9 Popular Phrases, And Where They Actually Came From

Do you ever stop to think how certain phrases originated? Here are some I found to be pretty interesting, hope you do too. Enjoy:


1. Go the whole nine yards

During World War II, US fighter planes in the south pacific were equipped with machine gun ammunition belts that measured approximately 27 feet or 9 yards. When a pilot emptied all his ammo at a target, he was said to have given them the whole nine yards.

2. Rub the wrong way

In colonial America, servants were required to wet-rub and dry-rub the oak wood floors each week. Doing it against the grain caused streaks to form, making the wood look awful which irritated the homeowner. It rubbed him the wrong way.

3. Run amok 

Originates from the Malaysian word amoq which describes the behavior of tribesmen who under the influence of opium, became wild, rampaging mobs who attacked anyone who dared get in their way.

4. Curiosity killed the cat.

This one is pretty mind boggling. In 1935, scientist Erwin Schrodinger proposed the theory that something can exist in multiple states (alive/dead) and that the act of measuring the observation (checking the state of the cat) will affect the outcome. He came to this conclusion after having come up with the following thought experiment; we place a cat into a steel chamber along with a device which has an exact 50/50 change of blowing up and therefore killing the cat. The observer cannot know whether the device has blown up and killed the cat at any given time. According to quantum law, the cat is both dead and alive and is in a state of superposition. It is only when the steel chamber is open that the cat becomes one or the other, dead or alive. Therefore the observer’s curiosity killed the cat.

5. Rule of thumb

17th century English judge Sir Francis Buller ruled that it was permissible for a husband to beat his wife with a stick as long as the stick he used was no wider than his thumb. It is also said that this saying originated from merchants using their thumb to measure items that were for sale.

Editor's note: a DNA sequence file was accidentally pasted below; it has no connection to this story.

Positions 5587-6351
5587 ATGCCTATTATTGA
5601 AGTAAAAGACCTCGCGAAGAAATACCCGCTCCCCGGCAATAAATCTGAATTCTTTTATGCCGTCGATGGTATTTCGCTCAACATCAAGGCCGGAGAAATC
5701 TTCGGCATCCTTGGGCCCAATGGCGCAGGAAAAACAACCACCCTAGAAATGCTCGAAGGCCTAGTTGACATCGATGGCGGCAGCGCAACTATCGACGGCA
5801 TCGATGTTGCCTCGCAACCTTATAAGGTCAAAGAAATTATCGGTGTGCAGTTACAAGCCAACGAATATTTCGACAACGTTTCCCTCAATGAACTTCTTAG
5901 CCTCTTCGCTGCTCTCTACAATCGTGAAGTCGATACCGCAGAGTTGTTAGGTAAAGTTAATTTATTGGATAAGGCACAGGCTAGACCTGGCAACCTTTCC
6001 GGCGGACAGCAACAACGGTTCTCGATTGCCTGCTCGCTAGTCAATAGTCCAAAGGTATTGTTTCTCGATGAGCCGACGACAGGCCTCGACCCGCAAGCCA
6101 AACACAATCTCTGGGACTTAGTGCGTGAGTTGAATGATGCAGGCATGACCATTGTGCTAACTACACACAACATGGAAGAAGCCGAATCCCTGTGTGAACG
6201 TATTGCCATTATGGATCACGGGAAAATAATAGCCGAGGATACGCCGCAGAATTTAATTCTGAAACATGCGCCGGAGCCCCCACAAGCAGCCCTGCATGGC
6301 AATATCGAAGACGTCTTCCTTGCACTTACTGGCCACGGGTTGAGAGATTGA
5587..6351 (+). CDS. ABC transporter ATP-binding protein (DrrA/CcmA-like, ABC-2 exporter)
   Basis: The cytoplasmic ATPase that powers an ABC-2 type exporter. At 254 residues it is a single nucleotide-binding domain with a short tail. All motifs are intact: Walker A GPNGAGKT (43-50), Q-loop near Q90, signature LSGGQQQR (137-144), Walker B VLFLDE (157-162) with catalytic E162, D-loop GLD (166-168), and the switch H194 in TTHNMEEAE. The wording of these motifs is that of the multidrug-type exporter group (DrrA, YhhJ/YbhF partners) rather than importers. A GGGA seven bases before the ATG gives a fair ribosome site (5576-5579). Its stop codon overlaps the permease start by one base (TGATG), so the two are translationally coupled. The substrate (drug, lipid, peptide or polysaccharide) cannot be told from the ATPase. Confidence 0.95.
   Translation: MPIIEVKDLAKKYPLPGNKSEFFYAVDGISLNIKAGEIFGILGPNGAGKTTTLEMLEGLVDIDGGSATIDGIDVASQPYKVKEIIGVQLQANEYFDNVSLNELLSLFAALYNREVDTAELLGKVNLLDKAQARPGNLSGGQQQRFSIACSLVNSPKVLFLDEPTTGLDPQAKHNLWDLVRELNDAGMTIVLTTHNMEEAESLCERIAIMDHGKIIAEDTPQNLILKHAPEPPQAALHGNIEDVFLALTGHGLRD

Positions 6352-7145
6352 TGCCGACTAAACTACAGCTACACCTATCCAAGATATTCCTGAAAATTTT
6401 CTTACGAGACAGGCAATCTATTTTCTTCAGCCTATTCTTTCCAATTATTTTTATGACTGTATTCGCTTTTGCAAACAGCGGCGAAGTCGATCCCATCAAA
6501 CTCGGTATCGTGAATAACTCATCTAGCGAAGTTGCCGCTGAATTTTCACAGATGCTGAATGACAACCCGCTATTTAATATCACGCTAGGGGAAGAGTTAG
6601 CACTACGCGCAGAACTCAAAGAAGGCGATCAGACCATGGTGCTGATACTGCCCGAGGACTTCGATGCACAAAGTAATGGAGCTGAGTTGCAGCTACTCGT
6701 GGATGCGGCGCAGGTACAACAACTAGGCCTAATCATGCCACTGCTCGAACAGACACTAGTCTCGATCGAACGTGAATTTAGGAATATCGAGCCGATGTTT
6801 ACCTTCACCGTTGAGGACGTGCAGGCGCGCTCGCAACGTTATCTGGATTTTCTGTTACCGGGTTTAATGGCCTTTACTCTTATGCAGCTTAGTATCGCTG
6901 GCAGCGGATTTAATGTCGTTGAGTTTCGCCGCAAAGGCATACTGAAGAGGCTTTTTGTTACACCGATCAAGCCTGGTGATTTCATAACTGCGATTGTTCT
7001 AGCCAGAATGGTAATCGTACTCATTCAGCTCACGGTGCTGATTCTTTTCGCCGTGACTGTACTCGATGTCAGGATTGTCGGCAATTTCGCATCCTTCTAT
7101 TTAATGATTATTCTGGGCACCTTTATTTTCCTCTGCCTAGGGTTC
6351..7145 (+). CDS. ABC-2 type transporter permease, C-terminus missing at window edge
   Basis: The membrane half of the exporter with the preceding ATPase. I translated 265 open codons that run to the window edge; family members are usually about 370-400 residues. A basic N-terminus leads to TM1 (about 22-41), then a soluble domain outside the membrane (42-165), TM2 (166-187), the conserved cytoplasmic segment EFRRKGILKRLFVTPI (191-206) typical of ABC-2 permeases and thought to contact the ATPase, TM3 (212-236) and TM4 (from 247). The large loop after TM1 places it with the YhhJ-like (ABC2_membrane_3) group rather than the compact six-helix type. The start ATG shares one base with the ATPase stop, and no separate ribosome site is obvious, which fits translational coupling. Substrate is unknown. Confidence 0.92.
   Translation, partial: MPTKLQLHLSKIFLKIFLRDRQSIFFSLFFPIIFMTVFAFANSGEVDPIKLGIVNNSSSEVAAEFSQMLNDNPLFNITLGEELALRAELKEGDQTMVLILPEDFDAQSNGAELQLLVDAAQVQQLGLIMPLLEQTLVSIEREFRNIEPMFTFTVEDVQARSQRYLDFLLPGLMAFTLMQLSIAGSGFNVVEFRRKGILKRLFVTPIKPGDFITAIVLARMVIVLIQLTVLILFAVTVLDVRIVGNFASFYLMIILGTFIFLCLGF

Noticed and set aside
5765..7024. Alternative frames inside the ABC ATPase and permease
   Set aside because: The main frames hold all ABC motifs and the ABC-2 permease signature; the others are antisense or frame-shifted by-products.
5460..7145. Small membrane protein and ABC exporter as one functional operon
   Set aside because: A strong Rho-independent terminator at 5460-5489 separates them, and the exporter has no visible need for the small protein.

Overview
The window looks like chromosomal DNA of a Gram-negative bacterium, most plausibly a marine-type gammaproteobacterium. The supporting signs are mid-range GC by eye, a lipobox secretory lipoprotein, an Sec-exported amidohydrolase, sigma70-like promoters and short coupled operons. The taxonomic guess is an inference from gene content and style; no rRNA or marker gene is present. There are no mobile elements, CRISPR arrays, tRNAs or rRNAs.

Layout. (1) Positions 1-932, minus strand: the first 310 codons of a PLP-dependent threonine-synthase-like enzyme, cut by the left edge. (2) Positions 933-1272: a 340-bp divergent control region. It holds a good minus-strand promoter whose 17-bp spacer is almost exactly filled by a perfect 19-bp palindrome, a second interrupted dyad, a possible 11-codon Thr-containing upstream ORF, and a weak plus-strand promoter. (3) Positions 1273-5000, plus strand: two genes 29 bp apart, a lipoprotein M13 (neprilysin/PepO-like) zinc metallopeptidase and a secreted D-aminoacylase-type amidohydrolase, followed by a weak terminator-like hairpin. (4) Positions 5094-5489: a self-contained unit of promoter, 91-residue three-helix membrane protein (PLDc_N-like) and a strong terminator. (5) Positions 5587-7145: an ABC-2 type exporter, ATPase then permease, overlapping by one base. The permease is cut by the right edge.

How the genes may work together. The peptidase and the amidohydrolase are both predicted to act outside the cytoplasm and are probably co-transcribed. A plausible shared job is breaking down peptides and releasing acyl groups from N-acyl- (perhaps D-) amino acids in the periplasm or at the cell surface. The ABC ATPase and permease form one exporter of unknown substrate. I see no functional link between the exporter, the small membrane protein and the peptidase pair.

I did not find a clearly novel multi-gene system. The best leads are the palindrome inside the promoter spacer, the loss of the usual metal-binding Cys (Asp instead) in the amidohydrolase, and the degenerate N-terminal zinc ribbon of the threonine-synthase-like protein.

6. Easy as pie

This one’s self-explanatory. It is said to have originated in the 19th century. Writers such as Mark Twain frequently used the world pie to convey feelings of pleasantness. Easy as (eating) pie.

7. Break a leg

This is a phrase often used in theater business. It is believed that wishing someone good luck as they go on stage will actually have the opposite effect, therefore, they use the phrase break a leg so as not to jinx the performance.  It is also speculated that this phrase originated when people during a Shakespeare play would bang their chairs on the floor instead of applauding, sometimes so hard they would literally break a leg off the chair.

8. Saved by the bell

Not just a name of a popular 90’s show.  In the past, being buried alive was not as rare as it is today. It was quite common to bury people in special coffins that connected by a string to a bell above ground. If someone found themselves in this dire situation, all they had to do was pull the string. Ingenious.

9. Catch 22

This is the title of a book written by Joseph Heller, published in 1961. It is meant to convey a paradox in which an attempt to escape made escape impossible. “There was only one catch, and that was catch 22, which specified that a concern for one’s safety in the face of dangers that were real and immediate was the process of a rational mind or was crazy and could be grounded. All he had to do was ask and as soon as he did, he would no longer be crazy and would have to fly more missions.” Thought Catalog Logo Mark

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